various patterns, which are still used today.

What little Roman painting has been preserved clearly reflects the
influence of Hellenistic Greek models. The Romans were particularly skilled in
producing floor mosaics - often copies of some Hellenistic painting - and in
painting frescoes. The frescoes still to be seen in Pompeii and elsewhere show
that the artist drew the human figure accurately and showed objects in clear
though imperfect perspective.

Literary Rome

In literature as in art, the Romans turned to the Greeks for their
models. Roman epic, dramatic, and lyric poetry forms were usually written in
conscious imitation of Greek masterpieces. Compared with Greek literature,
however, Latin literature is for the most part inferior to its Greek models.
But it remains one of the world's great literatures largely because of its
influence upon medieval, Renaissance, and modern culture.

Formal Latin literature did not begin until the third century B.C. when a
Greek slave named Livius Andronicus translated Homer's Odyssey and
several Greek plays into Latin. By the end of the same century the first of a
series of Latin epics dealing with Rome's past was composed. Only a few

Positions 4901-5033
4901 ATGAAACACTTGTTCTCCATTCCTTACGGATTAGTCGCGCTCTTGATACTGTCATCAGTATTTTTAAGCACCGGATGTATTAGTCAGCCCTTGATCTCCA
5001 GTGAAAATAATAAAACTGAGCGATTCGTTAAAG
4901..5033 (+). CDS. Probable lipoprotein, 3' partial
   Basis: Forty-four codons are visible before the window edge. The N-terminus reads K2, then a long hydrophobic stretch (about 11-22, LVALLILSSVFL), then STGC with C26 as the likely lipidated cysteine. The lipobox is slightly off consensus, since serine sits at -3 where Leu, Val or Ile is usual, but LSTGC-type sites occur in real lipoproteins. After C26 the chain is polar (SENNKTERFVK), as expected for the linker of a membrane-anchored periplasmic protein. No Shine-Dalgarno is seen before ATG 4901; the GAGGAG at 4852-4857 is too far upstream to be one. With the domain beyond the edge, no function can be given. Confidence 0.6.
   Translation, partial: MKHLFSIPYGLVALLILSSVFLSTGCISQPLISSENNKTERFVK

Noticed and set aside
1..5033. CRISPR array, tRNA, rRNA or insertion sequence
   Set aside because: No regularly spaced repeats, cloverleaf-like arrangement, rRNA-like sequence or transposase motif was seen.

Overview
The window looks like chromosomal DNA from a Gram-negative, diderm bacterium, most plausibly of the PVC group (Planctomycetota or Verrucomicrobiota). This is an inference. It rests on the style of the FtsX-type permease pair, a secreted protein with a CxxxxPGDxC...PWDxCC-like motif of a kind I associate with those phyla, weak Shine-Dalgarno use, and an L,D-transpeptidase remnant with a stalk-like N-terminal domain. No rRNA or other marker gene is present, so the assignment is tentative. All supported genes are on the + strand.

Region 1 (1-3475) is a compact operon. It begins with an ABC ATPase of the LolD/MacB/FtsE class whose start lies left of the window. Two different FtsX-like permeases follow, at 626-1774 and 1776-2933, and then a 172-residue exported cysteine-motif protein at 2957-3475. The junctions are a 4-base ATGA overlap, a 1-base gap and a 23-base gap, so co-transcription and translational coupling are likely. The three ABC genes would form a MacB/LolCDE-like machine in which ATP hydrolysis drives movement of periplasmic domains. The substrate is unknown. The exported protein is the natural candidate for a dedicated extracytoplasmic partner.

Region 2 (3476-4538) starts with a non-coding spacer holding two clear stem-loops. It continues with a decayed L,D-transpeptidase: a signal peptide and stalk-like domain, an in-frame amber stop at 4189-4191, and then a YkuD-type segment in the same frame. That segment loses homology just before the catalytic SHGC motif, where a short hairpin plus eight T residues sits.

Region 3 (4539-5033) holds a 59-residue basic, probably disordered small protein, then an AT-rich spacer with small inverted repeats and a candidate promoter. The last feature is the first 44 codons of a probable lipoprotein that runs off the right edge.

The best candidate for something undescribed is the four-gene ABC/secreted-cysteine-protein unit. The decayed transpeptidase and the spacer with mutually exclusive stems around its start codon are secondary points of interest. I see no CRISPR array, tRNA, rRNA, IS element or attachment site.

fragments have survived.

The oldest examples of Latin literature to survive intact are the
twenty-one comedies of Plautus (c. 254-184 B.C.), which were adapted from
Hellenistic Greek originals but with many Roman allusions, colloquialisms, and
customs added. Plautus' comedies are bawdy and vigorously humorous, and their
rollicking plots of illicit love and stock characters of the shrewish wife
("Look at you! Gadding about, reeking of scent; you ought to know better, at
your time of life"), henpecked husband ("But dear, I was only helping a friend
buy a bottle of perfume"), lovelorn youth, clever slave, and swashbuckling
soldier reveal the level of culture and taste in early Rome. The works of
Plautus suggest many of the types that modern comedy has assumed - the farce,
burlesque, and the comedy of manners. From him Shakespeare got ideas for his
Comedy of Errors and The Merry Wives of Windsor; the modern musical and movie,
A Funny Thing Happened on the Way to the Forum, is an adaptation of three of
Plautus' plots.

The Golden Age Of Latin Literature

Latin literature entered its first great period of creative activity in
the first century B.C., when an outpouring of intellectual effort coincided
with the last years of the Republic. This period marks the first half of the
Golden Age of Latin literature, known as the Ciceronian period because of the
stature of Marcus Tullius Cicero (106-43 B.C.), the greatest master of Latin
prose and the outstanding intellectual influence in Roman history.

Acclaimed as the greatest orator of his day, Cicero found time during his
busy public life to write extensively on philosophy, political theory, and
rhetoric. Some 900 of his letters still exist. Together with fifty-eight